I lived in Brisbane at the time when the Bikeway rapist, Luke James Colless, was attacking women while they were exercising along bikeways and in parks. This happened between 2006 and 2008 to eleven women, five of whom were digitally penetrated.
I remember how Colless terrorised women, many of whom would not jog on their own while he was on the loose. The police had a hard time catching him and in fact he was caught by an alert citizen who saw his car speed away in a suspicious manner. We all breathed a sigh of relief when he was caught and sentenced to 25 years jail for his attacks. So what has the Court of Appeal done just now?
It has reduced the convicted rapist’s sentence by nine years. Why? Well, because the sentence was “manifestly excessive” according to his legal reps, even though he would be eligible for parole after 15 years. And why was the sentence excessive? Because it was only digital rape and not penile rape.
I will never come to terms with the way the law works in favour of criminals. Preying on women was apparently okay. Attacking women by grabbing them and assaulting them by digital penetration was okay too for the Court of Appeal judges because there were “mitigating features.”
Here is the list of mitigating features given by the Court of Appeal:-
Colless’ co-operation with authorities after his arrest;
– his plea of guilty and in doing so, saving the resources of the State and removing the prospect of victims having to give evidence at trial;
– his genuine remorse;
– without his confessions, convictions may not have been obtained for some of the charges;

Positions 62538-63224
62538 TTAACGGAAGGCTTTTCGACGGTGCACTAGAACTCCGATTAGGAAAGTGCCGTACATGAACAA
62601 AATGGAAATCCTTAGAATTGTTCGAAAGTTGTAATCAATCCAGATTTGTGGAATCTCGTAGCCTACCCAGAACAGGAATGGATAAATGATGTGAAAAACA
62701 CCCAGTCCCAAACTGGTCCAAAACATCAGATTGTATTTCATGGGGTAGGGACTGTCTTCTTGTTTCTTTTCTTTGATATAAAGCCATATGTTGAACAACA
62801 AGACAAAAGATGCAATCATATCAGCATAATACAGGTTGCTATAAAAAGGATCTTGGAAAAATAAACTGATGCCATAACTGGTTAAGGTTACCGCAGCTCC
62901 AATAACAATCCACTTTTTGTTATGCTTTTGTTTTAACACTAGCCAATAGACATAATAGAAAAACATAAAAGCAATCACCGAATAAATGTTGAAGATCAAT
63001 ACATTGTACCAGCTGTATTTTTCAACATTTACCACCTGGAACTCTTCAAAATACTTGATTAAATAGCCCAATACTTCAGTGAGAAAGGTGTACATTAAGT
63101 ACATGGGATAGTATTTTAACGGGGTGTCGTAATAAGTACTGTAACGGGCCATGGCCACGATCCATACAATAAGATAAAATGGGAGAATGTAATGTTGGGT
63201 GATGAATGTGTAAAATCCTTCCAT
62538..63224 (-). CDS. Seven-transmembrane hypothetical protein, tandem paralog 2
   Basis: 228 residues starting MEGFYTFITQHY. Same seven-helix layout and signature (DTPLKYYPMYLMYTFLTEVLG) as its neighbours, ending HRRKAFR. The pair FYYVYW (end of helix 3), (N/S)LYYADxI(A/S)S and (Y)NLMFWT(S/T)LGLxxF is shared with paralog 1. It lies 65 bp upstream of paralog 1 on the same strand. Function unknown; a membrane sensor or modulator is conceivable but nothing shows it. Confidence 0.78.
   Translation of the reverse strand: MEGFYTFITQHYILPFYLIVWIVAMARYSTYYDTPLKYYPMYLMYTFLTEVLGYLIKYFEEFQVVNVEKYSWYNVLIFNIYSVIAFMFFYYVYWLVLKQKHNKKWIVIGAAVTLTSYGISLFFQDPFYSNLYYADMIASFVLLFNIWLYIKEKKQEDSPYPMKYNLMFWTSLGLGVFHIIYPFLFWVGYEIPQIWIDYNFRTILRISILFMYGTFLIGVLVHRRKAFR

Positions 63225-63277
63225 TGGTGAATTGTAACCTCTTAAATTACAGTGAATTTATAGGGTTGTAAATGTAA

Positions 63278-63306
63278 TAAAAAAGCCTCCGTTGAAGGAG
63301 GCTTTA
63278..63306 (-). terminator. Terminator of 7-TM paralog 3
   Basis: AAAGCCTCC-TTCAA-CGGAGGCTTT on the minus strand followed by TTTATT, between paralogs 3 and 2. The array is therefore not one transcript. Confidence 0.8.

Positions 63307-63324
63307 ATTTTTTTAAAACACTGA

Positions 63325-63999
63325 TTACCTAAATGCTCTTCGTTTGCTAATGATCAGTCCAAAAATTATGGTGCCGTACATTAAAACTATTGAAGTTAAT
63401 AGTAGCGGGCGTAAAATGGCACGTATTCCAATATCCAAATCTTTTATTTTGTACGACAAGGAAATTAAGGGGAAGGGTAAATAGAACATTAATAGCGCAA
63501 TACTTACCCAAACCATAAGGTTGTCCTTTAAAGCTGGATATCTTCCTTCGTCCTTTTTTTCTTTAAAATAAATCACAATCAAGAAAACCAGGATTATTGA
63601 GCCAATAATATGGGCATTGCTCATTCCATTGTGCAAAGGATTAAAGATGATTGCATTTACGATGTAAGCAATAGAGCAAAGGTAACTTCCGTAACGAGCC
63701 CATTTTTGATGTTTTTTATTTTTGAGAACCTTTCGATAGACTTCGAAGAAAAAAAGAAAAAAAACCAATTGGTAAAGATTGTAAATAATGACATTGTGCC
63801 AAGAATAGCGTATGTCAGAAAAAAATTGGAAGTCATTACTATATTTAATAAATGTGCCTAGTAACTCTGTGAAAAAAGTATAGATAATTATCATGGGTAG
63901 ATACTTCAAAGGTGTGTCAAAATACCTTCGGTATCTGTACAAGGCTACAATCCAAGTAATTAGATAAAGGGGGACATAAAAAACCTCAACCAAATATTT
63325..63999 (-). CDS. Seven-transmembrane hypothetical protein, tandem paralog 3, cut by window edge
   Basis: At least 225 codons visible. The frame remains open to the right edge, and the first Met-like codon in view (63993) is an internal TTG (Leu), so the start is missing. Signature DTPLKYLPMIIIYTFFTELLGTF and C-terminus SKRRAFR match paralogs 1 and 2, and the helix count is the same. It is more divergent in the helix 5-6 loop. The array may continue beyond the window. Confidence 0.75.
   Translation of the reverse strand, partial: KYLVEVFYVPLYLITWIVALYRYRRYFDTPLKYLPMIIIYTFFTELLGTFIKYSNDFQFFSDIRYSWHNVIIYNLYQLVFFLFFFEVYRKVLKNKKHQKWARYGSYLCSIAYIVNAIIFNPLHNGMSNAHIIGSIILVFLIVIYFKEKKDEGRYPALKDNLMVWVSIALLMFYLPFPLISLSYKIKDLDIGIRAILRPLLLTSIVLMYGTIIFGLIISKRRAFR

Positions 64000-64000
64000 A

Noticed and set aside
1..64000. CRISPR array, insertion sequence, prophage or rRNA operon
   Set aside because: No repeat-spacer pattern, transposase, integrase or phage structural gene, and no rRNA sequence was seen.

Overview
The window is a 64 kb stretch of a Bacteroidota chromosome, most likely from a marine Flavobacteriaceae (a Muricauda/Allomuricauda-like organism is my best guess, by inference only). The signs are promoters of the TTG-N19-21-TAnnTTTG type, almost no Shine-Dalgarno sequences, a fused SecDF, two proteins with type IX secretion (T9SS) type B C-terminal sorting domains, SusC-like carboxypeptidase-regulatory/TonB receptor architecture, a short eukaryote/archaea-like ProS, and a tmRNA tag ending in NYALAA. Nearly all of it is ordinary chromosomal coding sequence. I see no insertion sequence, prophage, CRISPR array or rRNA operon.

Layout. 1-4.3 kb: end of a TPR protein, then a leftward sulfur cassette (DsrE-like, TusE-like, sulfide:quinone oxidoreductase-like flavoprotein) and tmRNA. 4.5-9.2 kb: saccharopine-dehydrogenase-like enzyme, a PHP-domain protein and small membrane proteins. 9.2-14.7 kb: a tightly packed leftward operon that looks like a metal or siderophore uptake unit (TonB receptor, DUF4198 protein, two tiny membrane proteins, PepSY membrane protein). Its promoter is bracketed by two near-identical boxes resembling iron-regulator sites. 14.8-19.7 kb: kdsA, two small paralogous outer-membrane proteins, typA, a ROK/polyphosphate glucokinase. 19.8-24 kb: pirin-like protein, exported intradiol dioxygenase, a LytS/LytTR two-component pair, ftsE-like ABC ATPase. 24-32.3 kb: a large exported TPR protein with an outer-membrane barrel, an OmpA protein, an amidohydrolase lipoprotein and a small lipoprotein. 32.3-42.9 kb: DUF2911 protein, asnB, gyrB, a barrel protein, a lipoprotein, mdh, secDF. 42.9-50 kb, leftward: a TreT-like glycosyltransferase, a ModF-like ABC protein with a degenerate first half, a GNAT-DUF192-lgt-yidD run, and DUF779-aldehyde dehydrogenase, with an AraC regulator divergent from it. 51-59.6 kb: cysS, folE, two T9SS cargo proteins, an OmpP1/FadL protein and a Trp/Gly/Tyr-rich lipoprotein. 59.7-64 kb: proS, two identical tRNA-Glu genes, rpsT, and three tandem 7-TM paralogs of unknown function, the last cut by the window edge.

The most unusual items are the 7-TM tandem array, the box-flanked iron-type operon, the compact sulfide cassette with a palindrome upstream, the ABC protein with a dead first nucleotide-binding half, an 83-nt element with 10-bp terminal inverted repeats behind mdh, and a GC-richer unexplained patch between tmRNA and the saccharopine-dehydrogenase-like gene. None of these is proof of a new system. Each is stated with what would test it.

– absence of any prior criminal history;
– his “promising prospects of rehabilitation”.
The man must be an angel. Why not make him Australia’s second saint? I’m sure we can dig up a couple of miracles in his past. Colless had genuine remorse. Now that makes all those eleven women feel heaps better, I’m sure.
Which brings me to an important point that I want to make. And it’s the overuse of the word “sorry” as if throwing that word around changes anything. Let’s face it, Colless’s defence team would have advised him to put on the mea culpa act.
Nowadays, a drunk driver can commit a hit and run, leave the victim for dead and turn up at a police station the next day with his lawyer and as long as there are masses of Kleenex tissues being bandied about, the driver will get a slap on the wrist. After all, he said he was sorry. Oh, isn’t that nice of him.
What does it take for a conviction to stick? Why do criminals get off with reduced sentences? Why does saying oops, I am sorry, have any place in the legal system at all? We should look at the impact of Colless’s crime and judge how it affected our society for three years and we should convict accordingly.
Eleven women were attacked brutally. Thousands of women in Brisbane and on the Gold Coast lived in fear because of this monster and now he will be let out early so that he can keep on attacking. And believe me, he will. And then when he’s caught again he’ll remember to cry crocodile tears. That should make it all better.
For those of you who are interested in the Court of Appeal’s full decision I am including the URL for it.
I have not changed my mind about the leniency of the sentence and do not agree with Justice Paul de Jersey’s defence of it.